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Why Kashmir remains an open wound between India, Pakistan

India says it has destroyed a training camp for the militant group that claimed responsibility for a deadly Kashmir attack on Indian forces two weeks ago. The fighting is the most serious escalation in years between the two adversaries, both of whom have nuclear arms. William Brangham talks to Indiana University's Sumit Ganguly, about the origin of the long-simmering conflict over Kashmir.

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  • Judy Woodruff:

    Last night, India carried out a bombing raid in Pakistani territory, claiming to target a terrorist group responsible for a deadly attack on Indian forces two weeks ago.

    As William Brangham reports, this is the most serious escalation in years between the two nuclear-armed adversaries.

  • William Brangham:

    Indian officials said they successfully destroyed a training camp for the group known as Jaish-e-Mohammad. That group claimed responsibility for a massive suicide bomb attack two weeks ago that killed 38 members of India's security forces.

    Today, Indian Prime Minister Narendra Modi, standing before photos of those killed two weeks ago, celebrated this retaliatory strike.

  • Narendra Modi:

    I will not let the country bow. I take an oath upon this soil that I won't let this country be erased.

  • William Brangham:

    That earlier attack occurred in Kashmir, the highly disputed region between India and Pakistan that's been a source of conflict for decades between the two nations.

    For more on all this, I'm joined now by Sumit Ganguly, distinguished professor of political science at Indiana University in Bloomington.

    Professor, thank you very much for being here.

    Before we get to this most recent escalation, I wonder if you could just explain, for those people who have not been following this, why is it that Kashmir, that region between the two nations, is such an open wound between them?

  • Sumit Ganguly:

    This is an issue that wasn't resolved at the time when the British were withdrawing from the subcontinent in 1947.

    And both India and Pakistan laid claim to this border state which abuts both the two countries. India wanted to claim Kashmir because it's a Muslim-majority region and wanted to demonstrate that a significant minority could thrive within a predominantly Hindu country.

    Pakistan, by the same token, which had been created as a homeland for the Muslims of South Asia, felt that an adjoining region had to be part of Pakistan, and otherwise Pakistan would be incomplete.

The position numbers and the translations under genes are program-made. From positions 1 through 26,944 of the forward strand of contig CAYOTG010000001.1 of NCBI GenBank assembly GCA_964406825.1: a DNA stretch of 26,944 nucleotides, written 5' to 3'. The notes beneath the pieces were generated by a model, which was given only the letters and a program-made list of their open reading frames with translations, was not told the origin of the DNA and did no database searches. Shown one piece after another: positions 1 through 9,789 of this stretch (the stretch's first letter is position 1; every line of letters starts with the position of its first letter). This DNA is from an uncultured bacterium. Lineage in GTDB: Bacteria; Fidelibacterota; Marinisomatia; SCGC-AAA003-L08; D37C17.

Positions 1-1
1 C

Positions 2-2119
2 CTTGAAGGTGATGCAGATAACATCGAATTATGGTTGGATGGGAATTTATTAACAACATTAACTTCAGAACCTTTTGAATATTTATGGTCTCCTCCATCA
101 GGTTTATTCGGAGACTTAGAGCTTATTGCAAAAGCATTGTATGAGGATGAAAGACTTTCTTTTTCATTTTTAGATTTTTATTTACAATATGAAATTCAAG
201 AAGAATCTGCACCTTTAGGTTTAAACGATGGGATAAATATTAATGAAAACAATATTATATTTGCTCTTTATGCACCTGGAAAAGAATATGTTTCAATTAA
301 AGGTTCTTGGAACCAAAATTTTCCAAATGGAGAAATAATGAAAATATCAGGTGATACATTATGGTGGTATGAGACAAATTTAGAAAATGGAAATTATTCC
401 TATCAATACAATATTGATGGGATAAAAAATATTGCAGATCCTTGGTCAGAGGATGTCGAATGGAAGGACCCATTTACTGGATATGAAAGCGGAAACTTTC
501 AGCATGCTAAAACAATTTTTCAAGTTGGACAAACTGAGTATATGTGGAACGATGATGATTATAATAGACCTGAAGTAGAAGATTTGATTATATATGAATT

And it's this sense of incompleteness that has driven Pakistani policy and helped drive Pakistan's claim to Kashmir. But since India controls two-thirds of the state, which is what it managed to hold after Pakistan launched an invasion shortly after the British departure, that it refuses to concede ground, and Pakistan holds on to the one-third that it does, there have been multiple wars trying to resolve this issue, and a series of negotiations, but they have all ultimately run aground.

  • William Brangham:

    So, given that long acrimony, how do you see this most recent escalation unfolding over the next few days?

  • Sumit Ganguly:

    This is a somewhat fraught situation, particularly since this is the first time that the Indian air force has tracked across what is called the Line of Control, which is the de facto international border between India and Pakistan in this disputed state.

    And this is first time that India used its air force across the border since the 1971 war. And, consequently, sentiments in Pakistan, I suspect, are quite raw at the moment, and Prime Minister Imran Khan will feel compelled to respond in some fashion.

    So the next few days and weeks are really a time probably laden with considerable tension. And we could see artillery barrages take place along the line of control.

  • William Brangham:

    And let's say that Pakistan does respond with artillery barrages or more. What does India do in response to that?

  • Sumit Ganguly:

    The Indians probably will return fire, especially in the form of artillery barrages. I doubt that the Indians would try to mount a second airstrike, because by now Pakistan's air defenses are probably on a state of high alert and are likely to remain in the foreseeable future.

    The fact that their air defenses were penetrated by Indian aircraft is obviously a source of considerable distress to Pakistani decision-makers, and particularly the overweening Pakistani military establishment.

  • William Brangham:

    The U.S. for many, many years has played something of a brokering role between these two countries. What role do you imagine the U.S. playing in trying to defuse this situation?

  • Sumit Ganguly:

    Ideally, the U.S. would try and step in and try to broker some sort of a peace.

    But, at this moment, I think if the U.S. were to simply urge restraint in both Islamabad and New Delhi, given the sentiments in New Delhi and in significant parts of Northern India, that wouldn't be received very well.

    I think at this point New Delhi would want Washington, D.C., to put — to exert considerable pressure on Pakistan, as it has done a few times in the recent past, particularly during the 1999 Kargil War.

    But suggesting that both sides exercise restraint probably wouldn't be very well-received in New Delhi, though that is exactly what Islamabad would want under the circumstances.

  • William Brangham:

    All right, Sumit Ganguly, thank you very much.

  • Sumit Ganguly:

    Thank you.

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